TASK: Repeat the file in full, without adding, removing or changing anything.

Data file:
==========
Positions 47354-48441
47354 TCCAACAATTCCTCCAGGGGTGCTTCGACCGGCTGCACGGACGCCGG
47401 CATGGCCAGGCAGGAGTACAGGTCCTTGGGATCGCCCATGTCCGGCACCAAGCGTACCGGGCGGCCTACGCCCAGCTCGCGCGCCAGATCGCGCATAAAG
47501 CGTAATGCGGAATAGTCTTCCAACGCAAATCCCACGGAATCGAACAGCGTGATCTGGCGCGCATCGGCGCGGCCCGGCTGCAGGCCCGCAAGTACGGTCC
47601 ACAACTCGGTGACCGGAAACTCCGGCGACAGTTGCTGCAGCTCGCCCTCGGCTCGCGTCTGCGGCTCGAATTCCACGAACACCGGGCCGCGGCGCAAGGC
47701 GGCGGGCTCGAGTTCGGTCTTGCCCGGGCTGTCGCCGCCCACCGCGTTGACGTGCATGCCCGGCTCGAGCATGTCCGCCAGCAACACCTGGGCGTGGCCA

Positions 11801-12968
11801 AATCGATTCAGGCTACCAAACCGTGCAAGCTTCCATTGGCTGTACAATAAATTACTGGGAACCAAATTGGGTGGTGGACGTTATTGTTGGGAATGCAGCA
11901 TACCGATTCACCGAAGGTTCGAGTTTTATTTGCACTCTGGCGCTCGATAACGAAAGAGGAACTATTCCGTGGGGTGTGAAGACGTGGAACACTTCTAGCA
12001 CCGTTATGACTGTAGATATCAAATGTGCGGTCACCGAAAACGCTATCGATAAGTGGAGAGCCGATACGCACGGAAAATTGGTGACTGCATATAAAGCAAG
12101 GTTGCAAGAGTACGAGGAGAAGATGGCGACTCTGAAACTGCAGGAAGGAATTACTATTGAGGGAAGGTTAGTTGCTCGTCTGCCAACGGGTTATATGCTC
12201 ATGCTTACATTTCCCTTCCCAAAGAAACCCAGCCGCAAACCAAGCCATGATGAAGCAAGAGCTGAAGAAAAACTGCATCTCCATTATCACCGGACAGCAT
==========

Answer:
Positions 47354-48441
47354 TCCAACAATTCCTCCAGGGGTGCTTCGACCGGCTGCACGGACGCCGG
47401 CATGGCCAGGCAGGAGTACAGGTCCTTGGGATCGCCCATGTCCGGCACCAAGCGTACCGGGCGGCCTACGCCCAGCTCGCGCGCCAGATCGCGCATAAAG
47501 CGTAATGCGGAATAGTCTTCCAACGCAAATCCCACGGAATCGAACAGCGTGATCTGGCGCGCATCGGCGCGGCCCGGCTGCAGGCCCGCAAGTACGGTCC
47601 ACAACTCGGTGACCGGAAACTCCGGCGACAGTTGCTGCAGCTCGCCCTCGGCTCGCGTCTGCGGCTCGAATTCCACGAACACCGGGCCGCGGCGCAAGGC
47701 GGCGGGCTCGAGTTCGGTCTTGCCCGGGCTGTCGCCGCCCACCGCGTTGACGTGCATGCCCGGCTCGAGCATGTCCGCCAGCAACACCTGGGCGTGGCCA

Positions 11801-12968
11801 AATCGATTCAGGCTACCAAACCGTGCAAGCTTCCATTGGCTGTACAATAAATTACTGGGAACCAAATTGGGTGGTGGACGTTATTGTTGGGAATGCAGCA
11901 TACCGATTCACCGAAGGTTCGAGTTTTATTTGCACTCTGGCGCTCGATAACGAAAGAGGAACTATTCCGTGGGGTGTGAAGACGTGGAACACTTCTAGCA
12001 CCGTTATGACTGTAGATATCAAATGTGCGGTCACCGAAAACGCTATCGATAAGTGGAGAGCCGATACGCACGGAAAATTGGTGACTGCATATAAAGCAAG
12101 GTTGCAAGAGTACGAGGAGAAGATGGCGACTCTGAAACTGCAGGAAGGAATTACTATTGAGGGAAGGTTAGTTGCTCGTCTGCCAACGGGTTATATGCTC
12201 ATGCTTACATTTCCCTTCCCAAAGAAACCCAGCCGCAAACCAAGCCATGATGAAGCAAGAGCTGAAGAAAAACTGCATCTCCATTATCACCGGACAGCAT